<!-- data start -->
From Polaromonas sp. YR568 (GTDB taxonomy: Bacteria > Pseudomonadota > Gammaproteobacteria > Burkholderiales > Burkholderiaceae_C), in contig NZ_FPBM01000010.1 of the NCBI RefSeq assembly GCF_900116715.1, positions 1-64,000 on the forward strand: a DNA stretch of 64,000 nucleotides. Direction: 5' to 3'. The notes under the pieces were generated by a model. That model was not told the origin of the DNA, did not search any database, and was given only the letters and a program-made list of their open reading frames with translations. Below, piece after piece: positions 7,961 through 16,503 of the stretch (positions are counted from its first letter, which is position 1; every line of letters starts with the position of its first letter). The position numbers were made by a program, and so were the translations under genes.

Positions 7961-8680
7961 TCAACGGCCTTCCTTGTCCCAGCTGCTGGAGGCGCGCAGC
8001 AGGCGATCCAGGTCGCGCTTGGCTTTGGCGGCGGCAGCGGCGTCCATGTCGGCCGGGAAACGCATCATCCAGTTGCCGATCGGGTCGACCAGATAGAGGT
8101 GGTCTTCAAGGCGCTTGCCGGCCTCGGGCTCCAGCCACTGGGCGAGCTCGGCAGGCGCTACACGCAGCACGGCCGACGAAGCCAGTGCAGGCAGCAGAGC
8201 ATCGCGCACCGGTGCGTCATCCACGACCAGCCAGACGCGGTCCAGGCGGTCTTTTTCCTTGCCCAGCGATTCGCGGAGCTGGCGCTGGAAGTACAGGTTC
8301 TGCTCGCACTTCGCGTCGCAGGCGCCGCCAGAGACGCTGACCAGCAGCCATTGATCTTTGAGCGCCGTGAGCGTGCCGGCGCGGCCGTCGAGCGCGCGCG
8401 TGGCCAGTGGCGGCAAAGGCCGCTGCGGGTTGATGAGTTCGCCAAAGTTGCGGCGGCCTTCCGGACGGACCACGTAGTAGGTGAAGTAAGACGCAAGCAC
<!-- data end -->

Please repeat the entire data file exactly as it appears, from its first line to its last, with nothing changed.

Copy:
From Polaromonas sp. YR568 (GTDB taxonomy: Bacteria > Pseudomonadota > Gammaproteobacteria > Burkholderiales > Burkholderiaceae_C), in contig NZ_FPBM01000010.1 of the NCBI RefSeq assembly GCF_900116715.1, positions 1-64,000 on the forward strand: a DNA stretch of 64,000 nucleotides. Direction: 5' to 3'. The notes under the pieces were generated by a model. That model was not told the origin of the DNA, did not search any database, and was given only the letters and a program-made list of their open reading frames with translations. Below, piece after piece: positions 7,961 through 16,503 of the stretch (positions are counted from its first letter, which is position 1; every line of letters starts with the position of its first letter). The position numbers were made by a program, and so were the translations under genes.

Positions 7961-8680
7961 TCAACGGCCTTCCTTGTCCCAGCTGCTGGAGGCGCGCAGC
8001 AGGCGATCCAGGTCGCGCTTGGCTTTGGCGGCGGCAGCGGCGTCCATGTCGGCCGGGAAACGCATCATCCAGTTGCCGATCGGGTCGACCAGATAGAGGT
8101 GGTCTTCAAGGCGCTTGCCGGCCTCGGGCTCCAGCCACTGGGCGAGCTCGGCAGGCGCTACACGCAGCACGGCCGACGAAGCCAGTGCAGGCAGCAGAGC
8201 ATCGCGCACCGGTGCGTCATCCACGACCAGCCAGACGCGGTCCAGGCGGTCTTTTTCCTTGCCCAGCGATTCGCGGAGCTGGCGCTGGAAGTACAGGTTC
8301 TGCTCGCACTTCGCGTCGCAGGCGCCGCCAGAGACGCTGACCAGCAGCCATTGATCTTTGAGCGCCGTGAGCGTGCCGGCGCGGCCGTCGAGCGCGCGCG
8401 TGGCCAGTGGCGGCAAAGGCCGCTGCGGGTTGATGAGTTCGCCAAAGTTGCGGCGGCCTTCCGGACGGACCACGTAGTAGGTGAAGTAAGACGCAAGCAC